Happy Reading

Toni's bookshelf: read

The Godfather of Kathmandu (Sonchai Jitpleecheep, #4)
Ape House
The Girl Who Kicked the Hornet's Nest
Operation Napoleon
Walking Dead
The Sentimentalists
The Heretic Queen
The Midnight House
Cross Fire
Peony in Love
Finding Nouf: A Novel
City of Veils: A Novel
First Daughter
A Place of Hiding
Peter Pan

Toni Osborne's favorite books »

Wednesday, December 22, 2010

"Breaking Lorca", by Giles Blunt

This story is a taunting and disturbing account of how far people in a position of authority will go in order to obtain what they want and remain in power. Through a compelling and provoking narrative the readers are taken on a harrowing journey where there is no mercy. This vivid and emotionally charged account relates how countrymen are subjected to physical, mental and emotional destruction in order to keep them submissive.

Giles Blunt is known for his "John Cardinal" series but this suspenseful tale is a standalone novel. The first part immerses the reader into a troubled time in the early 80's when El Salvador was in a vicious civil war and the average citizen's life meant nothing to those in power. The second part focuses on two of the citizens who made it to the U.S...

The protagonist is Victor Pena, a former officer, rescued form a firing squad to be a key player in a secret unit dedicated to acquiring intelligence. Victor finds himself out of his depth in this unit, violence and savagery are not part of his makeup, but right now it is his only option to stay alive. Victor soon finds himself up against a mysterious female detainee named Lorca who he cannot help but admire; he finds her strength and determination under prolonged torture to be impressive.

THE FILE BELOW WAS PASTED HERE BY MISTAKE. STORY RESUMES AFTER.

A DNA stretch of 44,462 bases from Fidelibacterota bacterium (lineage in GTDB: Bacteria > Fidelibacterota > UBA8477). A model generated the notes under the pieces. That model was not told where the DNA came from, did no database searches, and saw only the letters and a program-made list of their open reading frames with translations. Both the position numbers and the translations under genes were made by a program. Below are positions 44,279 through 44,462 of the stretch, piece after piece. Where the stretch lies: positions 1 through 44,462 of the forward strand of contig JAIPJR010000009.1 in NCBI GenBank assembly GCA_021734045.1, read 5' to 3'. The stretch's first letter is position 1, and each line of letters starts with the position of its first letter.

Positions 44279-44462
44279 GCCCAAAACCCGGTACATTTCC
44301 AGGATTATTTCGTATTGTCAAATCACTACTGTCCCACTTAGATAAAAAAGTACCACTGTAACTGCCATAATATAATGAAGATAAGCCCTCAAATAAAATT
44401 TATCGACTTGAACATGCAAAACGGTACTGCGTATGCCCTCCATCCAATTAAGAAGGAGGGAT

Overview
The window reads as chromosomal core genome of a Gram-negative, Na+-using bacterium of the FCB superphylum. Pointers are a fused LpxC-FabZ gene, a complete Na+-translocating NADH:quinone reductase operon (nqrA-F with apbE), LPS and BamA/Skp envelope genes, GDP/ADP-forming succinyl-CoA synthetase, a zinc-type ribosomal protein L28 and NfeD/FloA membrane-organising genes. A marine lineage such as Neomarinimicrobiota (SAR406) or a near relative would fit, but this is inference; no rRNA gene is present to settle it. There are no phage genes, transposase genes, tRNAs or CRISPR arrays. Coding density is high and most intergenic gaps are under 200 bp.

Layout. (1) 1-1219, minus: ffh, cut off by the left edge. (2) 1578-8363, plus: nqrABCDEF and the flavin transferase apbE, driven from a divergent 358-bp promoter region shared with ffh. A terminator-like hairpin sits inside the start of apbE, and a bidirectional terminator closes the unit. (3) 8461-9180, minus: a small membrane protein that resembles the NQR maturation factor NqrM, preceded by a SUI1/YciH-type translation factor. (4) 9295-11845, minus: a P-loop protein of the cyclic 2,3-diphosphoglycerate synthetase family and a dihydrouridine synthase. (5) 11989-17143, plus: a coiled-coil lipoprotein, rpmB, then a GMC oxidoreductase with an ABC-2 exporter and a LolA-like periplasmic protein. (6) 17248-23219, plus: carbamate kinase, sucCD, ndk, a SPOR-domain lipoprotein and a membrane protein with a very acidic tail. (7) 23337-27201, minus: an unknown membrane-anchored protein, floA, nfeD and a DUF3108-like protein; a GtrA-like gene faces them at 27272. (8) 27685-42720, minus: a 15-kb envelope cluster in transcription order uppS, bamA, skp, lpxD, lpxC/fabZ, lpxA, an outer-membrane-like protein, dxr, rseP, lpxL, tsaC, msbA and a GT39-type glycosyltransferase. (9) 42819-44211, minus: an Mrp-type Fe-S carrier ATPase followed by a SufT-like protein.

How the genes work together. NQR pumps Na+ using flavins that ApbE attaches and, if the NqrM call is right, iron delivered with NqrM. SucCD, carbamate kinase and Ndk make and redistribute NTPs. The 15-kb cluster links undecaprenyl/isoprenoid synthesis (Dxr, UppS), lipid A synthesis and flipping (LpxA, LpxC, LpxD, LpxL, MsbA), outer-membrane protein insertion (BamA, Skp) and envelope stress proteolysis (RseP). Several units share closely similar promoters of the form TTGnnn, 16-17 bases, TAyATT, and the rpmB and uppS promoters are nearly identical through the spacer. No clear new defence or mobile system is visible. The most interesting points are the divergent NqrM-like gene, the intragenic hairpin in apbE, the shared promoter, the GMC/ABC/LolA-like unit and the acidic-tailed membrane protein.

In the last part of the novel, Victor is sent to Fort Bening in the U.S. to hone his training. Once there, he sees an opportunity to escape the position he is in and find freedom. Driven by his conscience, his aim is to locate Lorca who has miraculously survived and is believed to be hiding in New York. He is constantly haunted by past memories and feels he could lessen the pain by redeeming himself in her eyes...

Mr. Blunt's background in TV is evident, the writing is very crisp, the characters are so real and the dialogue creates a virtual picture, the graphic details of torture are horrific and gut wrenching. It is hard to believe people can contemplate doing this to others and carry on life as if nothing happened. This dark novel is not for everyone, it brings to life what is believed to have transpired during a time of political turmoil in El Salvador. Although the ending left me a little disappointed, it had a bit too much flash and bang for a novel, it seems the concluding chapter was meant more for the big screen, nevertheless I enjoyed every page

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